The opinion of the court was delivered by: Samuel Der-yeghiayan, District Judge
This matter is before the court on Defendant County of Lake's (County) motion to dismiss and Defendant Marc Lichtman (Lichtman), Defendant Glen Bernfield (Bernfield), Defendant Bennett Klasky (Klasky), Defendant John Peterson (Peterson), Defendant David Waxman (Waxman), Defendant David Hoffman (Hoffman), Defendant Linda Sloan (Sloan), Defendant Lee Smith (Smith), Defendant Jason Berry (Berry), Defendant Michael Belsky (Belsky), Defendant Nancy Rotering (Rotering), and Defendant City of Highland Park's (City) (collectively referred to as "City Defendants") motion to dismiss. For the reasons stated below, the court grants the County's motion to dismiss, and the court grants, in part, and denies, in part, City Defendants' motion to dismiss.
Plaintiff Zafar Sheikh (Sheikh) alleges that in early 2006, the County advertised the sale of four adjoining lots (Property) located in the City. According to Sheikh, a County employee indicated to Sheikh that the lots were each 140 feet long and 60 feet wide, making the Property 140 feet long by 240 feet wide. In addition, the County allegedly represented to Sheikh that the Property had a high appraisal value, which reflected the desirability of the Property's location. The County also allegedly indicated that the Property was fully buildable.
Sheikh further alleges that the City also represented to Sheikh that the lots constituting the Property had no problems and that the lots were fully buildable. Smith, who was an official in the City's Department of Community Development, allegedly indicated to Sheikh in writing that the Property could accommodate a 6,150 square foot house. Smith also allegedly verbally told Sheikh at some point that the Property was an interior lot and that therefore additional buildable space would be available to accommodate the home Sheikh intended to build on the Property (Proposed Home) after Sheikh obtained some standard, minimum zoning variances that were commonly allowed by the City.
In addition, Sheikh alleges that he met with Sloan, Berry, and other supervisory officials from the City to discuss the Proposed Home. Sloan and Berry allegedly confirmed Smith's statements, including that the Property was an interior lot and that Sheikh would not likely have to go to the zoning board for any variances. After allegedly receiving assurances regarding the Property from both the County and the City, Sheikh purchased the Property. Sometime later, Sloan allegedly coached City staff to tell Sheikh that the Property was not buildable and that he should abandon his efforts to build in the City.
Upon purchasing the Property, Sheikh submitted an application to the City to consolidate the lots (Consolidation Application) and paid the appropriate fee (Application Fee). City officials allegedly indicated to Sheikh shortly after he submitted the Consolidation Application that it would be "approved shortly." (A. Compl. Par. 21). After his Consolidation Application had been pending for almost a year, the City allegedly required Sheikh to submit a second payment for the Application Fee because his first check for the Application Fee had expired. Sheikh alleges that he submitted a new check and building plans for the Proposed Home during the summer of 2007.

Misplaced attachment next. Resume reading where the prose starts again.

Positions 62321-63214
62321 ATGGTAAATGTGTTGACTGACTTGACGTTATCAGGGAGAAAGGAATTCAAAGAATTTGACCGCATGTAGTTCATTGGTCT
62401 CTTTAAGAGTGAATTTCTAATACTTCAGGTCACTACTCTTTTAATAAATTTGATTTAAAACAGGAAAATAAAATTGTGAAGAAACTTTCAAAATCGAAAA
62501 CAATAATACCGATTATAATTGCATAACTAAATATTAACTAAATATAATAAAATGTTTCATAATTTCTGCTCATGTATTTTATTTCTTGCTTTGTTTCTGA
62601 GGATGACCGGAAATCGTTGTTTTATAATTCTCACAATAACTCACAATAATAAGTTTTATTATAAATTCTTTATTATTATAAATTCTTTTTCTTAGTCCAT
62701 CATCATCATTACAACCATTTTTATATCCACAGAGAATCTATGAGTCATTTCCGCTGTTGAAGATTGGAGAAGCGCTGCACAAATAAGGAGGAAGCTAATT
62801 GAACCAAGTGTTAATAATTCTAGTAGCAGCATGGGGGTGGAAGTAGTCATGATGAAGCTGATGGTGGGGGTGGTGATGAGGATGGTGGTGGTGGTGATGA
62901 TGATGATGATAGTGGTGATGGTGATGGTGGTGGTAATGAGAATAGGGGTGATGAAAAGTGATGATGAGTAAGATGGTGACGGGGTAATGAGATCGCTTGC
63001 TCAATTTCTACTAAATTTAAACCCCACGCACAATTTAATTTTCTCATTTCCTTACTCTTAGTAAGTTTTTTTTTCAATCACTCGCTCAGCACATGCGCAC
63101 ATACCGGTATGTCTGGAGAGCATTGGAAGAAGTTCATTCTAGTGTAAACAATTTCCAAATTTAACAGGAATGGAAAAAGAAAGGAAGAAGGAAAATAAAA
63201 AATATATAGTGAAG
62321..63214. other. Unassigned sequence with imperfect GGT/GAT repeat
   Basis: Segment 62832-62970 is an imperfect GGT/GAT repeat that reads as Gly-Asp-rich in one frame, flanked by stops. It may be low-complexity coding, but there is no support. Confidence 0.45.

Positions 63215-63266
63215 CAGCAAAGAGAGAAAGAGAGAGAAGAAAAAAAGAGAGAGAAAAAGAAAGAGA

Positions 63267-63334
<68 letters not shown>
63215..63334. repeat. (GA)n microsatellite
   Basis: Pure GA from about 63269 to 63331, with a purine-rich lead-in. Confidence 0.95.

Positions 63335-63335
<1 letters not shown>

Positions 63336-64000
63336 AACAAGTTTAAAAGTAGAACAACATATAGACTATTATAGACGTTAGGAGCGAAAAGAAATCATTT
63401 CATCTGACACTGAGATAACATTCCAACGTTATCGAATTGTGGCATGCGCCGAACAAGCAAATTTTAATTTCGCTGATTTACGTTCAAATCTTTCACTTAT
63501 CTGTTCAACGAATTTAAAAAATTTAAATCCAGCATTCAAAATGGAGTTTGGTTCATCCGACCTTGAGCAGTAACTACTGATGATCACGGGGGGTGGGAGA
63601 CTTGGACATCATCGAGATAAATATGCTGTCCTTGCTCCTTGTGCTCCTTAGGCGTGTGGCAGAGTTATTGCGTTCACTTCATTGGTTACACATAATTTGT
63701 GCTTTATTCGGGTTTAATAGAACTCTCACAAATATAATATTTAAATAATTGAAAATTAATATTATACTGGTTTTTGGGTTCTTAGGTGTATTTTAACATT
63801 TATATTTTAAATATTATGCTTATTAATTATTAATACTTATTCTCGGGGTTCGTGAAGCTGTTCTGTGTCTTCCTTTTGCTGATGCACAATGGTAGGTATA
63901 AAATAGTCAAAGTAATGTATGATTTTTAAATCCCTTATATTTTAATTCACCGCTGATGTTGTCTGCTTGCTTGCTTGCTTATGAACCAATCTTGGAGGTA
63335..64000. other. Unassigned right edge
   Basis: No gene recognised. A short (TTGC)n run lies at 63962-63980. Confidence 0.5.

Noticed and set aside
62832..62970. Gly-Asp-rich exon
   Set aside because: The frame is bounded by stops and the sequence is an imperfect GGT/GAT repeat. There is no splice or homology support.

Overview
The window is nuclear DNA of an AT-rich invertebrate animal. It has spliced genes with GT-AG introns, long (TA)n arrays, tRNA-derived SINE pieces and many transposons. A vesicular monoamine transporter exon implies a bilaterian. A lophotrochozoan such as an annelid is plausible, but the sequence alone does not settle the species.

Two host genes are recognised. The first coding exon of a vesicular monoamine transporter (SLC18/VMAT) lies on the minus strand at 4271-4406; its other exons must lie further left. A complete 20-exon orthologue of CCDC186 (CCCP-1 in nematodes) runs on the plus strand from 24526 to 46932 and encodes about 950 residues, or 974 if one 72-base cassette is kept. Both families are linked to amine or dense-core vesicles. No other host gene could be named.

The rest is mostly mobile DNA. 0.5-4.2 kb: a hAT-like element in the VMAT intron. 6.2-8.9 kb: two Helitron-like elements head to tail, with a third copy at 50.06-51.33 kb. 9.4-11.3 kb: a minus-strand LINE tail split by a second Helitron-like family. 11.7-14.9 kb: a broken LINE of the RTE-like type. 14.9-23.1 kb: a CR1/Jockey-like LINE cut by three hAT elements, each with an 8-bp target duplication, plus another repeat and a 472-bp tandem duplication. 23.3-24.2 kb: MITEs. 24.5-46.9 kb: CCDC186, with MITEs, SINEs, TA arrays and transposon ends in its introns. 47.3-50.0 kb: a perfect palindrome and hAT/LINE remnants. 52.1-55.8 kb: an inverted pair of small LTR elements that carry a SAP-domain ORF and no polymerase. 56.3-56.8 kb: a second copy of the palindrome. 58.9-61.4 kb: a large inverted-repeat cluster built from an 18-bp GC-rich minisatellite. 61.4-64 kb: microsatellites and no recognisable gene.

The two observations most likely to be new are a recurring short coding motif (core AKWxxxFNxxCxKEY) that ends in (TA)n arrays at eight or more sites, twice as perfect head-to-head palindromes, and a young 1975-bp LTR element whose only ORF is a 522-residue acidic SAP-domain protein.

In late 2007 or early 2008, Sheikh allegedly sought building permits to build the Proposed Home and was allegedly told that his Consolidation Application needed to be approved before any building permits could be issued. Sheikh was also allegedly told that the Consolidation Application would only be approved if Sheikh purchased an additional lot that was adjacent to the Property (Adjacent Lot). According to Sheikh, the Adjacent Lot was not for sale but Sheikh nonetheless spent substantial time and money to discover the owner of the lot, which turned out to be a defunct corporation (Corporation) whose officers and owners had long been deceased. Sheikh allegedly notified the City regarding the ownership of the lot, and the City allegedly required Sheikh to locate the heirs of the officers and owners of the Corporation (Heirs) so that Sheikh could purchase the Adjacent Lot. Sheikh alleges that he located the Heirs and engaged in an unsuccessful attempt to purchase the Adjacent Lot. At that point, the City allegedly indicated to Sheikh that his efforts were sufficient and that his Consolidation Application would be approved without the purchase of the Adjacent Lot.
Sheikh alleges that a short time later, when his Consolidation Application had been pending for more than two years, he received notification that his Consolidation Application would be forwarded to the Mayor's Office of the City (Mayor's Office), which would let the City Counsel decide the matter. Belsky was allegedly the Mayor of the City at that time. The Consolidation Application allegedly remained pending with the City Counsel for several months, and after Sheikh made several inquiries with the Mayor's Office, he was allegedly informed that the Mayor's Office planned to refer the Consolidation Application to the Zoning Board of Appeals (ZBA).